I credit that purchase with a lot of my drive that got me to where I am today. I had been working tirelessly, 15+ hour days with barely any reward, constantly on the phone or trying to deal with organizations and associations to “get help at”. It’d gone on for almost a year by the end of it, and I was so burnt out, to the point that I would shake 24/7. But I could get a bit of relief from my 3-wick “upper middle class lifestyle” candles. They represented my future goals, my home I wanted to decorate, and how I would one day not be in this mess anymore.
When we moved into the apartment, and our financial status improved, I burned those candles every single day. When they were empty, I cleaned them out, stuck labels on them, and they became the starting point of my really cute organization system I had ALWAYS planned to have.
So whenever I hear about someone very poor getting themselves a treat – maybe it’s Starbucks, maybe it’s a home deco item, maybe it’s a video game… I don’t judge them. I get it. I get that you can’t go without anything for that long without it making you go crazy. You need to pull some joy, inspiration, and motivation from somewhere.
poor people deserve things they want, too. it is unfair to expect poor people to only buy things they “need”.
also a comfort item IS A NEED!
When I was homeless, someone actually got in to a massive argument with me because I bought myself hair dye and a 24 ounce can of awful cheap beer.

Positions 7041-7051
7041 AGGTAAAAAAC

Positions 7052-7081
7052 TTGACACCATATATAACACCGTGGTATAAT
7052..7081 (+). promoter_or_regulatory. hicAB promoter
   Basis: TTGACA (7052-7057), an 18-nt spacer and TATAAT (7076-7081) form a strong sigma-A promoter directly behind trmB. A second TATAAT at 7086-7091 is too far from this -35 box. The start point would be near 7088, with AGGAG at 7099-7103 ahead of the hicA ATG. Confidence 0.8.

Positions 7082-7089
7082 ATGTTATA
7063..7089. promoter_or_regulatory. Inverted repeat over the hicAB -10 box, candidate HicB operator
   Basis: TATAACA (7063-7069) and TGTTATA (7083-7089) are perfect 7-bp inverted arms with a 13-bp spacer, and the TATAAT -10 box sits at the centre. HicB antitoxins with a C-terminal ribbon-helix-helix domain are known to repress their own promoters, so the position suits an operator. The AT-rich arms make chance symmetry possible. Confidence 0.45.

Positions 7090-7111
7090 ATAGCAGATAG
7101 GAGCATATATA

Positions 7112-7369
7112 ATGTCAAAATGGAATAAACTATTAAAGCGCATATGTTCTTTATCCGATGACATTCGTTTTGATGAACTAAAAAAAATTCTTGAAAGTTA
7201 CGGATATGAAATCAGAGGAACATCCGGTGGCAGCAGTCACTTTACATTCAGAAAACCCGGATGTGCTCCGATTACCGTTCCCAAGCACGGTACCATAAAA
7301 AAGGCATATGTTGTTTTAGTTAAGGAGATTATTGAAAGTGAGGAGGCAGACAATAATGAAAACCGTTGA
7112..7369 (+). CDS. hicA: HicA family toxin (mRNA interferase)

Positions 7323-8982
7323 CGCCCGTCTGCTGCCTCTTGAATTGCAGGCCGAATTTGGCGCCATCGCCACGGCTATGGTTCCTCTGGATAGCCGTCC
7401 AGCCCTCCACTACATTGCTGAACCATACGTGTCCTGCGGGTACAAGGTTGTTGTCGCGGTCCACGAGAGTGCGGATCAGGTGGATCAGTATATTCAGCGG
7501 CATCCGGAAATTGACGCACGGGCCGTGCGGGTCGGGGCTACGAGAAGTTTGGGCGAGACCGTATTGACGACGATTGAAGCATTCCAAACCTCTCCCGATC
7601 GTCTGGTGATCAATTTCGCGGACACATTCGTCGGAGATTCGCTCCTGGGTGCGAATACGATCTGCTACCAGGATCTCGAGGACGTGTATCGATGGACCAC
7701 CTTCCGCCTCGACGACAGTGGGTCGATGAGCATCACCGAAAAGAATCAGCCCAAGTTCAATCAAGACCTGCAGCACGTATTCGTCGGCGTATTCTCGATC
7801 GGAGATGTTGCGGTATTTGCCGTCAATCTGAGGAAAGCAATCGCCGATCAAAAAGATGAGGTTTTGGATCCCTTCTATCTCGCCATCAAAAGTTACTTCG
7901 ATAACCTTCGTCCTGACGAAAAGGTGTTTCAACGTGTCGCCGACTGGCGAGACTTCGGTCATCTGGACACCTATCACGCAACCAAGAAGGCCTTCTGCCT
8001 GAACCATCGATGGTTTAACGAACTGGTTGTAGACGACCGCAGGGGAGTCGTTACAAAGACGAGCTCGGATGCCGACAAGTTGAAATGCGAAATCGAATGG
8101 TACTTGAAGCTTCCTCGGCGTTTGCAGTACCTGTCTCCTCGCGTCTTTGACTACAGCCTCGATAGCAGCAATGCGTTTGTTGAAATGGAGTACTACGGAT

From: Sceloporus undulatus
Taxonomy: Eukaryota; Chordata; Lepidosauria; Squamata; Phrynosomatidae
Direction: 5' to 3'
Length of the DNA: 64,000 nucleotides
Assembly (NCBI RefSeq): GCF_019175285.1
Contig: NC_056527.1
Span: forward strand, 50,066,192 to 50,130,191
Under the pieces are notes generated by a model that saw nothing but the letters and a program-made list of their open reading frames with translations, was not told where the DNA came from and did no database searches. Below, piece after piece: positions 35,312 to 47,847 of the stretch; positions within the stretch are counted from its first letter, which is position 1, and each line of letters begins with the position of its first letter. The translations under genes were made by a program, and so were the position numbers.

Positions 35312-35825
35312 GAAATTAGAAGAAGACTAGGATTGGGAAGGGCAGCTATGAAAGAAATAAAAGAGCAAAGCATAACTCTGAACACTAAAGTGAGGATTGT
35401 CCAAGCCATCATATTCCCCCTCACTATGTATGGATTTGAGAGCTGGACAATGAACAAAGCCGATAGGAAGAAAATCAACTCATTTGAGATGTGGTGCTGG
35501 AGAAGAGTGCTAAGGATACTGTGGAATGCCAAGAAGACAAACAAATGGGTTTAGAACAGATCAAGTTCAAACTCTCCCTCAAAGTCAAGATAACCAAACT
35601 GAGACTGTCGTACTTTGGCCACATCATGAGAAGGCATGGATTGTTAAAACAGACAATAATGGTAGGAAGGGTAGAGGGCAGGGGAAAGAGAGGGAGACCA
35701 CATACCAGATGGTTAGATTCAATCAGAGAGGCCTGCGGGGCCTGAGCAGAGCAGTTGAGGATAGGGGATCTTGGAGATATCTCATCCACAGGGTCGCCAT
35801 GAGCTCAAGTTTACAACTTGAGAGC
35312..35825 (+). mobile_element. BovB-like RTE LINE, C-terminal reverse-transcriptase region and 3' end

I was feeling awful about myself and wanted to find some normalcy. So I wanted to dye my hair and drink a beer while I did it. This, to me, made me feel normal. I didn’t even have gloves so my hands were dyed for weeks. But it felt so damn good to do something that was normal to me. It gave me a boost that lasted for weeks because every time I saw my hair in my relflection it gave me a little more pep in my step.
Even now, I have my own place. I support family members. I barely have any extra money for ice cream after a hard day. But I still find time for little things like this because sometimes a little bit of your normalcy is what’s really needed to get you through those hard times.
I have some additions, if I may, that arise from the Worst economic time in our country’s history.
When the Depression hit, no one really thought about the reason much, why a sock should have an orange in it, come Christmas, This tradition, brought across to America by immigrants, had acquired its own sort of identity. It begins with the folktale of Old St Nicholas throwing gold down a chimney that landed in a sock and melted into an orb. But there were no gold orbs to be had. Oranges were the poor man’s orb, but they were not cheap, especially if you couldn’t afford food at all. The orange became the only thing many children ever saw at Christmas time. One single piece of fruit, to sustain them for a year.
One orange. The sweetest orange.